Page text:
"A Breach of Trust" reveals a major flaw in Norm Brodsky's business ethics. After taking a couple of years to learn that some 750 other companies had been overcharged by the same vendor that overcharged him, Brodsky found himself in a situation that went beyond his own problem. He was the only one with the opportunity to right a wrong against 750 fellow business owners. And he didn't do it.

This isn't about whether we take advantage of a situation to parlay $10,000 into a few times that using our street smarts; it's about whether we will accept the calling for moral greatness. I'm not sure I would have been up to the challenge myself, but an article about business ethics should have at least considered those 750 colleagues.

My lesson from Enron is not just that we have to act ethically within our businesses but that we have to recognize that we are members of a community and that we owe a responsibility to it. It's not who we are; it's what we belong to.

Peter Shikli
San Clemente, Calif.

Norm Brodsky replies: Peter Shikli has a point, but the issue is not clear-cut. My primary responsibility is to my business and the people who work in it, not to the 750 other companies. In the end, I decided to do what was best for my business but insisted on a settlement that would allow me to write about the lawsuit in my column. Now the 750 other companies can decide for themselves what to do.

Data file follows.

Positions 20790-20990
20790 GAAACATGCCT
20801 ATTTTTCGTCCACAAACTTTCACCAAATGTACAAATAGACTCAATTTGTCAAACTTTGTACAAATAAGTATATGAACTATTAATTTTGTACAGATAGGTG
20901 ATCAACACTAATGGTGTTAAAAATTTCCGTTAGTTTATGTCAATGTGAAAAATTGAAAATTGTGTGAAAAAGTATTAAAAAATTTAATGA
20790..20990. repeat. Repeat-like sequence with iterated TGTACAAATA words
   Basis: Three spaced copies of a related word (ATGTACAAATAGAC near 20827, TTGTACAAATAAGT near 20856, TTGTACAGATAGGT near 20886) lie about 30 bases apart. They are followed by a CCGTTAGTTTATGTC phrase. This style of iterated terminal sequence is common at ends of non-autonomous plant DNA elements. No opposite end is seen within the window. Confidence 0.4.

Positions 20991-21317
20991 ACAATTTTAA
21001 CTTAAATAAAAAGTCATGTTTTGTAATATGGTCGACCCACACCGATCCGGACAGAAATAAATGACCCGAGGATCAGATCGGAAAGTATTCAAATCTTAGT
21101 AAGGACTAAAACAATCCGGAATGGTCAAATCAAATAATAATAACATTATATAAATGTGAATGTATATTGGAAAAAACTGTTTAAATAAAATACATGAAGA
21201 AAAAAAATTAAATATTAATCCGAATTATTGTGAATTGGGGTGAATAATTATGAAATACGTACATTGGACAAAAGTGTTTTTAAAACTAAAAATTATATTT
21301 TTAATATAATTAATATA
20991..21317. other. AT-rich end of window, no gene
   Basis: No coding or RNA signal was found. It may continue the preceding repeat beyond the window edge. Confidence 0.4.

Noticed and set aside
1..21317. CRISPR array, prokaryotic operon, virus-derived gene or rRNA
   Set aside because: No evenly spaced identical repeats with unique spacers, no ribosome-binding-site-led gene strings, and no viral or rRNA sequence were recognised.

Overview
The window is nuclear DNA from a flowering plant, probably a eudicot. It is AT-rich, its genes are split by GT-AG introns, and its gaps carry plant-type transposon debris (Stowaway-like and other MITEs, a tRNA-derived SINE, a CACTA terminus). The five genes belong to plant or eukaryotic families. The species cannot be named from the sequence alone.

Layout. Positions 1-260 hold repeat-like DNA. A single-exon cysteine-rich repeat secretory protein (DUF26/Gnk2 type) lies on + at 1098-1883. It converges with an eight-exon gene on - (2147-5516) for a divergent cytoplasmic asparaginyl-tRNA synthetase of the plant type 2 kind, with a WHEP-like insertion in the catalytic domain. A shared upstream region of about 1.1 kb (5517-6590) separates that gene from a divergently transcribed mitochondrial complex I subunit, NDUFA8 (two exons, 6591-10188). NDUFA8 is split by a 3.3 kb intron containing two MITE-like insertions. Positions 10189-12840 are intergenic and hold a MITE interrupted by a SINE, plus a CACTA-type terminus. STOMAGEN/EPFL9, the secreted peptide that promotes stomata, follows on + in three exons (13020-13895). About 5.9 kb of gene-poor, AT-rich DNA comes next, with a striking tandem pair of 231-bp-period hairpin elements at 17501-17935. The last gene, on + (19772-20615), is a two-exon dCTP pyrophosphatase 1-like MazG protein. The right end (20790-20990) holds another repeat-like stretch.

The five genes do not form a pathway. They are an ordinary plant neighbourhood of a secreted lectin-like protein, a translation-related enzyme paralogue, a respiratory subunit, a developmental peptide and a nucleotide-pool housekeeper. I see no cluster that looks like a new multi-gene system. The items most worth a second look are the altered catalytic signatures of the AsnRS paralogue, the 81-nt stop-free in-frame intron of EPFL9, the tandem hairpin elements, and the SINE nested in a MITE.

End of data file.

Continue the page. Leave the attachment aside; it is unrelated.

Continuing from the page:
House of Correction

In " Letter From Ground Zero," in the September issue, we listed the wrong phone number for Adopt-a-Company, one of the organizations that provides aid to businesses affected by 9/11. The correct phone number is 212-618-5767.

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Update: The Smart Sit

A once-derided product gets people to sit up and take notice.

Like Oldsmobiles and maple-walnut ice cream, reclining chairs were once a lifestyle icon reserved for the over-60 set. But thanks to a dramatic design transformation, sales are way up and La-Z-Boy, the market-leading brand, is suddenly, oddly chic. So chic, in fact, that Tobey Maguire and Jodie Foster received La-Z-Boy gift certificates in the gift baskets they were given for working the Oscars in March. That's one way to get a little cachet for yourself. Here's another: La-Z-Boy persuaded designers Tommy Hilfiger and Nicole Miller to customize chairs to be auctioned off to benefit an AIDS charity earlier this year.